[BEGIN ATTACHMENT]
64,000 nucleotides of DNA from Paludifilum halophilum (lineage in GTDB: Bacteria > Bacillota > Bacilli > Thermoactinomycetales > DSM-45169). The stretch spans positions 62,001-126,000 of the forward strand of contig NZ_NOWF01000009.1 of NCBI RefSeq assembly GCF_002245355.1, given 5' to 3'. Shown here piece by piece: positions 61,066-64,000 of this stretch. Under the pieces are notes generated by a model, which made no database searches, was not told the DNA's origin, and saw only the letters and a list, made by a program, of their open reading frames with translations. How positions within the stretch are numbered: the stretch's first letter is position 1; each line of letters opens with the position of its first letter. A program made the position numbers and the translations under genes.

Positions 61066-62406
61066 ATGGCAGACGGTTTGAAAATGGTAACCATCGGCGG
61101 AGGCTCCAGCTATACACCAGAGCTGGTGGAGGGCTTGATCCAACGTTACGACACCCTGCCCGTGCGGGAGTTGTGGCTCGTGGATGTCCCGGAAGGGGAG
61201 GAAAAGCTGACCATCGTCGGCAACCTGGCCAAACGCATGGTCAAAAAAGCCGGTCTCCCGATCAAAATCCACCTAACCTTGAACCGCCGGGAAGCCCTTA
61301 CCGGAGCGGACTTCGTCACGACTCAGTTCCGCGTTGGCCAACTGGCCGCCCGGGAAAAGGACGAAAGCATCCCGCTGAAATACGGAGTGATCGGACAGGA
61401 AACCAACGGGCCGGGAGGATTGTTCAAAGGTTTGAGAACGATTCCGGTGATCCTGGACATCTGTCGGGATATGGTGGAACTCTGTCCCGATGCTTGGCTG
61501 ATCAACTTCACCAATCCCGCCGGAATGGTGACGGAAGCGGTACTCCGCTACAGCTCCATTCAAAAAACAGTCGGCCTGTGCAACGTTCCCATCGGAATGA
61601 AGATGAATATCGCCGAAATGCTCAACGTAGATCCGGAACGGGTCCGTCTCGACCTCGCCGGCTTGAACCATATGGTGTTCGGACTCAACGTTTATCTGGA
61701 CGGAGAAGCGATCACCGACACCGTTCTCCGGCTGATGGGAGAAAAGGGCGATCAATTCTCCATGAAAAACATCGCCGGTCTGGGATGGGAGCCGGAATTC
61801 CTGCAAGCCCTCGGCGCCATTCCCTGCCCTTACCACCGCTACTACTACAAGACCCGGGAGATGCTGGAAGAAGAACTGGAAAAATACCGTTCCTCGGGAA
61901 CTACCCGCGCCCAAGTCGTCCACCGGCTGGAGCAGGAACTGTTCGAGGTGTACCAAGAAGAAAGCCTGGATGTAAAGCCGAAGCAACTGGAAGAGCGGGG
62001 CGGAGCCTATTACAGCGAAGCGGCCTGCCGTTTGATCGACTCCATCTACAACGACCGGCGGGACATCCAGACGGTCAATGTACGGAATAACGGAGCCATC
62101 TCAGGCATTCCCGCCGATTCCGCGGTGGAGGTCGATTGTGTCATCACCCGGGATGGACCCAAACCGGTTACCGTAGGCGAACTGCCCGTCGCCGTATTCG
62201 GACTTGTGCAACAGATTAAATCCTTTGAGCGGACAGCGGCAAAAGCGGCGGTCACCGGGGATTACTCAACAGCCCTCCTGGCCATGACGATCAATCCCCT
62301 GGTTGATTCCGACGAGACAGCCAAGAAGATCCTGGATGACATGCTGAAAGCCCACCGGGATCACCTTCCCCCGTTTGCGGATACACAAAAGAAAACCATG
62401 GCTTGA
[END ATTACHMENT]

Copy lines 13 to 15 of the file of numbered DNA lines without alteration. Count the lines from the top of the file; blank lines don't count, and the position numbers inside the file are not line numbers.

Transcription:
62001 CGGAGCCTATTACAGCGAAGCGGCCTGCCGTTTGATCGACTCCATCTACAACGACCGGCGGGACATCCAGACGGTCAATGTACGGAATAACGGAGCCATC
62101 TCAGGCATTCCCGCCGATTCCGCGGTGGAGGTCGATTGTGTCATCACCCGGGATGGACCCAAACCGGTTACCGTAGGCGAACTGCCCGTCGCCGTATTCG
62201 GACTTGTGCAACAGATTAAATCCTTTGAGCGGACAGCGGCAAAAGCGGCGGTCACCGGGGATTACTCAACAGCCCTCCTGGCCATGACGATCAATCCCCT